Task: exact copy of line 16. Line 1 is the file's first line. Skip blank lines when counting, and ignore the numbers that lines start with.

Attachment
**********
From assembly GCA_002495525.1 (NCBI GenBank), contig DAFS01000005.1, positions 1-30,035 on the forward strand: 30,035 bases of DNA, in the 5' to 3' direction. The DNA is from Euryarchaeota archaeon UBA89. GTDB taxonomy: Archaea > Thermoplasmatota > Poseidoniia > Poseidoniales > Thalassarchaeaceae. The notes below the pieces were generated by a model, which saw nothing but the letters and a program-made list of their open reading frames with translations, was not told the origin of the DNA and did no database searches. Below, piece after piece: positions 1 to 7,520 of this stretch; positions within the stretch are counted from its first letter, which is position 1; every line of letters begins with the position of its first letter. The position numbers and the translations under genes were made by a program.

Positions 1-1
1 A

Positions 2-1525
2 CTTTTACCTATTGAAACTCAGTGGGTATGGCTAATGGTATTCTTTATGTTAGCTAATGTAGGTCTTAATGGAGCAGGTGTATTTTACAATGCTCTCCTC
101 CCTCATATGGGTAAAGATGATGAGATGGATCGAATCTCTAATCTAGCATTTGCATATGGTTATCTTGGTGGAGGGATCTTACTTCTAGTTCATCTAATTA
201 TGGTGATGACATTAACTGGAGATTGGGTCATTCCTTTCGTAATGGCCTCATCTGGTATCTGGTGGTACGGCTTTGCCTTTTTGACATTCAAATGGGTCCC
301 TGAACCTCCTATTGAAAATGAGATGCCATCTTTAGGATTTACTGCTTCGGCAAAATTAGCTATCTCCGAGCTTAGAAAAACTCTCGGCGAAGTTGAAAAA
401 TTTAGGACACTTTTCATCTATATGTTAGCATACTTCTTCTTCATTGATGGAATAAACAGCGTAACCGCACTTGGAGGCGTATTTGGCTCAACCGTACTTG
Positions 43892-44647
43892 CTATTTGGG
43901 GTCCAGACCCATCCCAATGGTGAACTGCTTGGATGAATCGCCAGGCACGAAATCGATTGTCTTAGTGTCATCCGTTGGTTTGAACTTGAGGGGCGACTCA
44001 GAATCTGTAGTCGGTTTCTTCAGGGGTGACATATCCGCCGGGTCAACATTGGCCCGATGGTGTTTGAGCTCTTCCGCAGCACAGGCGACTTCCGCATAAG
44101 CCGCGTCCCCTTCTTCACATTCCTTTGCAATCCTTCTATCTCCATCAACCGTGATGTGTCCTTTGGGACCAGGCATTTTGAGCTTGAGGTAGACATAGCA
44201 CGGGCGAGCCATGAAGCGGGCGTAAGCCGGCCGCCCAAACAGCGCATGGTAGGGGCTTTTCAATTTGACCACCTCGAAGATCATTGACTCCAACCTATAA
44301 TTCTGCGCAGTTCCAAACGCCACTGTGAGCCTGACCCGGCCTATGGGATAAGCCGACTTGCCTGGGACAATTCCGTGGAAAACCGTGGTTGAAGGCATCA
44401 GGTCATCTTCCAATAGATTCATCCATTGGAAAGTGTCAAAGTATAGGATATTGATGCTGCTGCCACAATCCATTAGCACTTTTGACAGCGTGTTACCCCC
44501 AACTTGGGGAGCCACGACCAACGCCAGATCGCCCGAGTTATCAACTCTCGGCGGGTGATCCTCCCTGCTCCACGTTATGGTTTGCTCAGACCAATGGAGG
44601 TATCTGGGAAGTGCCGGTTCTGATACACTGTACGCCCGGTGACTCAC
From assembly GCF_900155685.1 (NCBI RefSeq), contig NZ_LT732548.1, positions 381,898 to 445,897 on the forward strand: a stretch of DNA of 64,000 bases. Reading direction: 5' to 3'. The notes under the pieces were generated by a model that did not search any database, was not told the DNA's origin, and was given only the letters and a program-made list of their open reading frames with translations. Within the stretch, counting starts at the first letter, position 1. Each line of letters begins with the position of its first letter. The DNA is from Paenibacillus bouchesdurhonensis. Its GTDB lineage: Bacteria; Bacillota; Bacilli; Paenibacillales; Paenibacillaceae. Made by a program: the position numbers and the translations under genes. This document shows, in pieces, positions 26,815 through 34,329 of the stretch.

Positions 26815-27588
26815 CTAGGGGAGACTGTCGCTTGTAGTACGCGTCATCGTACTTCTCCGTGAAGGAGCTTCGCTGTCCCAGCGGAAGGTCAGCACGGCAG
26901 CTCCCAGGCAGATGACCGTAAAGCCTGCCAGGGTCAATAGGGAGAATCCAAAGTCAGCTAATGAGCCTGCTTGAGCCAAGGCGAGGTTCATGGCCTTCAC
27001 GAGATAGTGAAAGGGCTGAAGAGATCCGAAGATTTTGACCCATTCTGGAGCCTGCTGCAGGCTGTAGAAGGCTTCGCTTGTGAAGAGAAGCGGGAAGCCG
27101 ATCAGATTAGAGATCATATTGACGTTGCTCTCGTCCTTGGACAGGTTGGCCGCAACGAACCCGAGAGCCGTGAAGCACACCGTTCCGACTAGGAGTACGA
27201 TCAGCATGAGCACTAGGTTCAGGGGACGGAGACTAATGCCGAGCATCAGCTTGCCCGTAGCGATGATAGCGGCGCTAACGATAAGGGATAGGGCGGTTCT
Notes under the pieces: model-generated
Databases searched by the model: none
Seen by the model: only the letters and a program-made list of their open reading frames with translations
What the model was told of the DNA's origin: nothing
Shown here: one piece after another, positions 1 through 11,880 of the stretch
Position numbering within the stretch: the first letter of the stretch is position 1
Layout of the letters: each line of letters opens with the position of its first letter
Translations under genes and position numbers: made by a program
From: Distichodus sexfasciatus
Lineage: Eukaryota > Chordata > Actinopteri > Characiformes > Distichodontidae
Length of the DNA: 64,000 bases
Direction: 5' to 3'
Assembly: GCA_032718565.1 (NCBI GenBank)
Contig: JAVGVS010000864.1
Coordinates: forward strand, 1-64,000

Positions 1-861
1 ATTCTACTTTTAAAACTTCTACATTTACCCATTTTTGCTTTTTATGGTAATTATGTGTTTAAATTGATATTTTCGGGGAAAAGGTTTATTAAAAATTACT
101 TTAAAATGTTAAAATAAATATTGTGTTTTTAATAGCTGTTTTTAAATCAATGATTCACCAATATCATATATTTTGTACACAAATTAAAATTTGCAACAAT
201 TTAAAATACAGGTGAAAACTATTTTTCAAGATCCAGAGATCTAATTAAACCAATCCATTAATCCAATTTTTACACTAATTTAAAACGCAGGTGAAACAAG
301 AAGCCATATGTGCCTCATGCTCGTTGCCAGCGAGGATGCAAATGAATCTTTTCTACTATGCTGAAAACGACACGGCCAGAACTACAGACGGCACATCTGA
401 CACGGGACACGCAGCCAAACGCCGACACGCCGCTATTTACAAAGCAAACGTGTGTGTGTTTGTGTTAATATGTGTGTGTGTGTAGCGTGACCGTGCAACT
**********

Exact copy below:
44301 TTCTGCGCAGTTCCAAACGCCACTGTGAGCCTGACCCGGCCTATGGGATAAGCCGACTTGCCTGGGACAATTCCGTGGAAAACCGTGGTTGAAGGCATCA